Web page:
I had to create a 90 second video clip about social media for a module I’m studying, here it is: How I made the video. Using an open source application Freeplane, I did a brainstorm of ideas for the presentation. I concluded that I would need to deliver the presentation as audio-visual to include the many ideas, although the majority of initial points were eventually omitted due to time constraints on the video. I then completed a storyboard to help me put the seemingly disjointed ideas into a logical order. I planned each section and then viewed the media resources available to include one image per point raised. The media was useful but because I didn’t have time to listen to all the music available, I decided to select a commercially available piece to help create the atmosphere I desired. (Corner Stone Cues – Requiem for a Tower). Due to file size constraints, in order utilise the 60-90 seconds available to me; I decided the final presentation needed to be 640 x 480 resolution (with 1500 bps) and having PAL-compatible 25 frames per second. I found Google Picasa too restrictive for this purpose and it didn’t allow me to crop[…]

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What is Kickstarter?

Crowdsourcing is the model by which a party can outsource activity to a larger unspecified group of people. Activity may range from processing, assessing through to, in the case of Kickstarter, financial funding ad benefits are gained from the size and variety of a crowd. As discussed in the interview from The Strand (2010), Kickstarter allows “micro financing” small projects in a non-traditional investment model where projects tend to be “driven more by creative expression than some sort of commercial interest”. A project’s success mutually benefits stakeholders and relationships tend to be relatively more involved between investors and organisers. Kickstarter operates through a website that enables individuals or groups to list a creative project that requires financial funding. Projects need to have clear goals with something produced on completion and are only successful if funding goals are met or exceeded. Potential funders are encouraged to donate by the project’s goals and (strictly non-financial and non-equity) rewards such as crediting funders or receiving an item from the project’s limited initial production. Different tiers of donations are rewarded differently. Kickstarter handles payments securely through third-party payment processing providers to ensure money if protected. Card details may be given but no money is[…]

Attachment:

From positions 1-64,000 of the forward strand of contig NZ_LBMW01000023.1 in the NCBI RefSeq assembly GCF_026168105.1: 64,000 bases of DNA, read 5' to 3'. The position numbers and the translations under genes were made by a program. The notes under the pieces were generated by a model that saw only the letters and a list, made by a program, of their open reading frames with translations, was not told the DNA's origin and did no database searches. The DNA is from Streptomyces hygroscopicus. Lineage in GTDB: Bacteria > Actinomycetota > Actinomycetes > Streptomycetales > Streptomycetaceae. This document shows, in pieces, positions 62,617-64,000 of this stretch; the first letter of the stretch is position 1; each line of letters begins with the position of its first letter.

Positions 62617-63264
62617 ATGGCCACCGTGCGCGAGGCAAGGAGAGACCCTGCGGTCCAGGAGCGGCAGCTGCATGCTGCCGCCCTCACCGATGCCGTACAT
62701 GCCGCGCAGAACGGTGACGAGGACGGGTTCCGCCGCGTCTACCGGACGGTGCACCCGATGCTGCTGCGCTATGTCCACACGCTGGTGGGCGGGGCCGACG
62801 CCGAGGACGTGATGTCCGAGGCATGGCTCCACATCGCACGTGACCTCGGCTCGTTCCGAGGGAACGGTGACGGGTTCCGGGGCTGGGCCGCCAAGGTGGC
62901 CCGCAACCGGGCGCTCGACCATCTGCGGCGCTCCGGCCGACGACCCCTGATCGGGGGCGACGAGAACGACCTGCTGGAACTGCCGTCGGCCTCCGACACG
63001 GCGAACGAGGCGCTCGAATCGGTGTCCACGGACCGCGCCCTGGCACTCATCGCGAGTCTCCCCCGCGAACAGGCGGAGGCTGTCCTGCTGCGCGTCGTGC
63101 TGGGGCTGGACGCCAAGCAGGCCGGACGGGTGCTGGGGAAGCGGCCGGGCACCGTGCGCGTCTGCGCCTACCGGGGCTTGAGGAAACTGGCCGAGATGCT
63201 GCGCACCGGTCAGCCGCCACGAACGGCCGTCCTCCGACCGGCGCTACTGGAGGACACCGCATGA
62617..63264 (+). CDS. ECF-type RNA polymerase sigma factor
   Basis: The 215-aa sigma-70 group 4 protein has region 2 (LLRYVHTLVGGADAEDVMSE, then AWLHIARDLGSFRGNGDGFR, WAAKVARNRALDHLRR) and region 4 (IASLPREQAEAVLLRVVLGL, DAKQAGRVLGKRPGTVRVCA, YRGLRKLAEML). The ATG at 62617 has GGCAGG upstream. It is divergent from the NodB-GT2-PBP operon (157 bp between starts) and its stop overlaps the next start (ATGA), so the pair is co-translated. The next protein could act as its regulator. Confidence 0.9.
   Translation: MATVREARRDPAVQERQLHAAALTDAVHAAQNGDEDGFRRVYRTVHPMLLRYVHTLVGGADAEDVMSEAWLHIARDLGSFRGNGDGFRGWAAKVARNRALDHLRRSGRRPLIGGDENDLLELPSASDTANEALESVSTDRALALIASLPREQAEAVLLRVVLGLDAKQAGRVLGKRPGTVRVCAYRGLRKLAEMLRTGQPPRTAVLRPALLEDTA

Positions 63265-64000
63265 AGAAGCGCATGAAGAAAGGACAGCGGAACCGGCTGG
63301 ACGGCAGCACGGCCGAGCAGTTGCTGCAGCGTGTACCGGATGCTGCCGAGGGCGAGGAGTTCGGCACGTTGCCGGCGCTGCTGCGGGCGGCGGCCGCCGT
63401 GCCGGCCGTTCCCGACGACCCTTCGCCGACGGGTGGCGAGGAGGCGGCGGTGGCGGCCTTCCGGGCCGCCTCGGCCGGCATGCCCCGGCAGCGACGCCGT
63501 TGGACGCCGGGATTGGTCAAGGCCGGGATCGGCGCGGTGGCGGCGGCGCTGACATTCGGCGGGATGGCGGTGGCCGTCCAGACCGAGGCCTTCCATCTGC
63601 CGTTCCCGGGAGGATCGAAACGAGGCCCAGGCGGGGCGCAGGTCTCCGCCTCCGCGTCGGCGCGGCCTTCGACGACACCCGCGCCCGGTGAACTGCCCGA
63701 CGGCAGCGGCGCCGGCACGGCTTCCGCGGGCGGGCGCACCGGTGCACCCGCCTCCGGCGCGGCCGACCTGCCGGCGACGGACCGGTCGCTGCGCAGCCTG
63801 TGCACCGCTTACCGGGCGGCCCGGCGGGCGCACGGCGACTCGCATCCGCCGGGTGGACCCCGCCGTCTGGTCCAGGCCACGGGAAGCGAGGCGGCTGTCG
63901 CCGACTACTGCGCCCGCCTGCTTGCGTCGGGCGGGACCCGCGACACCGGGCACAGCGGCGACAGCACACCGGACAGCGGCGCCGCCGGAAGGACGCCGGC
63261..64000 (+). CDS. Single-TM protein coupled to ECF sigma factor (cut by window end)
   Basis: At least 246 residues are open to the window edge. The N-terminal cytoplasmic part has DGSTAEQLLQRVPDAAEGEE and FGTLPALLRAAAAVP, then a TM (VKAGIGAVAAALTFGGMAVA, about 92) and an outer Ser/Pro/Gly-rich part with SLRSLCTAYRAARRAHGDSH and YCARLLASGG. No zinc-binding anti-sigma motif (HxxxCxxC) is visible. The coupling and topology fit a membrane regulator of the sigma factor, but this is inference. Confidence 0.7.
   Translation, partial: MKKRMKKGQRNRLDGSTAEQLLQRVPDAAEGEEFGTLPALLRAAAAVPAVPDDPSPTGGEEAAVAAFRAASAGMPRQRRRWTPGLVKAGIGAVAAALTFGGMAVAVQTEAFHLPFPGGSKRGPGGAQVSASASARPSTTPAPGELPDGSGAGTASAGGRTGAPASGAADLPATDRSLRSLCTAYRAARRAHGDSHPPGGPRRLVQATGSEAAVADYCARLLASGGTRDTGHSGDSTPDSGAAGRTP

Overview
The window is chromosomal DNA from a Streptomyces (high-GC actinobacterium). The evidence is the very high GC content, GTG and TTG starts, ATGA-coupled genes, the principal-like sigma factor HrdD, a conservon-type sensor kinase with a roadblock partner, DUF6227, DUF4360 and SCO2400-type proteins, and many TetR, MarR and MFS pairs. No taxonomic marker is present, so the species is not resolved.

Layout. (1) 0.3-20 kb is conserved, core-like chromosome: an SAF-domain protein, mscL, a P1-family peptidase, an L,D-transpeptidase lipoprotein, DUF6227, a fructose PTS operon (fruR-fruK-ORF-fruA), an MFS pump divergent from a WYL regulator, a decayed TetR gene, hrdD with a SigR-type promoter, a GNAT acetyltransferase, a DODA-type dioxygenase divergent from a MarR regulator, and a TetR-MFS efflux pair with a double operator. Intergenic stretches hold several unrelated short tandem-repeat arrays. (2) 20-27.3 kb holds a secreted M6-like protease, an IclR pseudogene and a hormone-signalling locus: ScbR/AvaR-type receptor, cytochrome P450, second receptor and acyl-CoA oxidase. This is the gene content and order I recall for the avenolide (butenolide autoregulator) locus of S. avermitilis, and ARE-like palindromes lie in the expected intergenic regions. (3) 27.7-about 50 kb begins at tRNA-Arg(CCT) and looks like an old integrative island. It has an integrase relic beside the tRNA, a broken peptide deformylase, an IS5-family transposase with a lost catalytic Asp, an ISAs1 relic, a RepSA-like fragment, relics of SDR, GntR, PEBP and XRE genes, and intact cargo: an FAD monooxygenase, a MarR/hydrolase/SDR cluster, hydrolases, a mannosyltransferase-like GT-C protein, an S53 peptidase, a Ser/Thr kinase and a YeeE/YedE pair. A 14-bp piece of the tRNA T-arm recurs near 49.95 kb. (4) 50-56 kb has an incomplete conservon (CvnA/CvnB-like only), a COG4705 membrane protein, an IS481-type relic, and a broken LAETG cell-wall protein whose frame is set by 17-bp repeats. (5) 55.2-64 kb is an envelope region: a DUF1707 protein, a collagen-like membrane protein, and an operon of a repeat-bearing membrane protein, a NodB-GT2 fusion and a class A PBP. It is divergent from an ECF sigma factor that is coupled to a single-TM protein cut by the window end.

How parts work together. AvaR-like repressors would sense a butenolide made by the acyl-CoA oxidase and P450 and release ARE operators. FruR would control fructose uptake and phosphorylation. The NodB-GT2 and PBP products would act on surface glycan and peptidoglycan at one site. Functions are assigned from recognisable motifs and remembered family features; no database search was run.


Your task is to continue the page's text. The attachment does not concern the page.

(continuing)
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Ubiquitous, Embedded and Ambient Computing Explained

Mark Weiser (1991) extended the concept of ubiquitous computing and offered insights into its implementation. The concept distinctly refers to computers that are so well integrated and accepted to all aspects of human activity, people are not conscious of their presence. These computers would be almost everywhere and interoperate to subtly enhance our lives – that is to say that although the produce may be observed, the methods are not. The scale of ubiquitous computing can range from interconnected health monitoring technologies around a person to large art exhibits. Applications could vary from home automation responding to predicted behavioural patterns through to cities automating themselves and reporting on social or environmental anomalies. The embedded computer is typically a small component integrated within a device that provides a limited functionality. Embedded computers enhance the device’s performance by processing and responding to environmental sensors or user input. Users are typically unaware of their presence and typically do not interact directly with them. Ambient computing is the strategy to introduce useful information to end users in a more passive or subtle process. This is achieved by devices providing a limited scope of information, for example energy usage and by using methods more natural[…]

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Twitter

From my forum post… As an IT & Marketing Manager, social network sites seemed to be an inevitable convergence of the dual disciplines I practise so I reluctantly adopted Twitter in my professional role back in January. “Reluctantly” because I’m aware the young demographic of users are not the business’ target market of decision makers; but there seems to be wider-stakeholder expectations to embrace social networking. On a practical level, I needed to reserve the username and not end up with some ugly username suffixed with a numerical sequence (that reminder of how common your name really is) to prevent an impostor masquerading as us. I remind myself that Twitter keeps 14 year old schoolgirls happy gossiping about their lives and as an adult, it is hard to draw any meaning from this. Perhaps, that’s where Twitter shines. It’s an equalizer. In a society that seems to be increasingly segmented (socio-economically) perhaps Twitter provides a platform for celebrities, the rich and the poor to talk about what’s important to them. Okay it may seem mundane and not ‘news worthy’ but there is no obligation to read Tweets. The platform itself and potentially the content will determine popularity. I think people[…]

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Windows XP Backup-Restore Procedure

On occasion, you may need to re-install Windows XP because a system has become ‘unhealthy’ due to malicious software (e.g. viruses) or just general cluttering. For the last decade, I have, on an annual basis (at least), had to backup files from my Windows drive, save them elsewhere, re-install Windows and then put the files back in Windows.It’s not enough, it would seem, to backup up the ‘My Documents’ folder, only to find that later, you’re missing those vital Microsoft Word templates. I’ve developed a guide to this procedure for the following reasons… This process can be risky because of the potential for data loss by not capturing all the files you should have backed up. The process of searching through folders for potentially needed files (often involves finding out what file extensions mean) is tedious. The guide contains common file locations so you just need to worry about those folders. This process is time-consuming, therefore some step by step instructions (removing the need to re-think) should help speed things up for now and any subsequent times. I don’t claim this procedure to be a definitive guide and I make no assumptions bout your level of knowledge or expertise. It’s[…]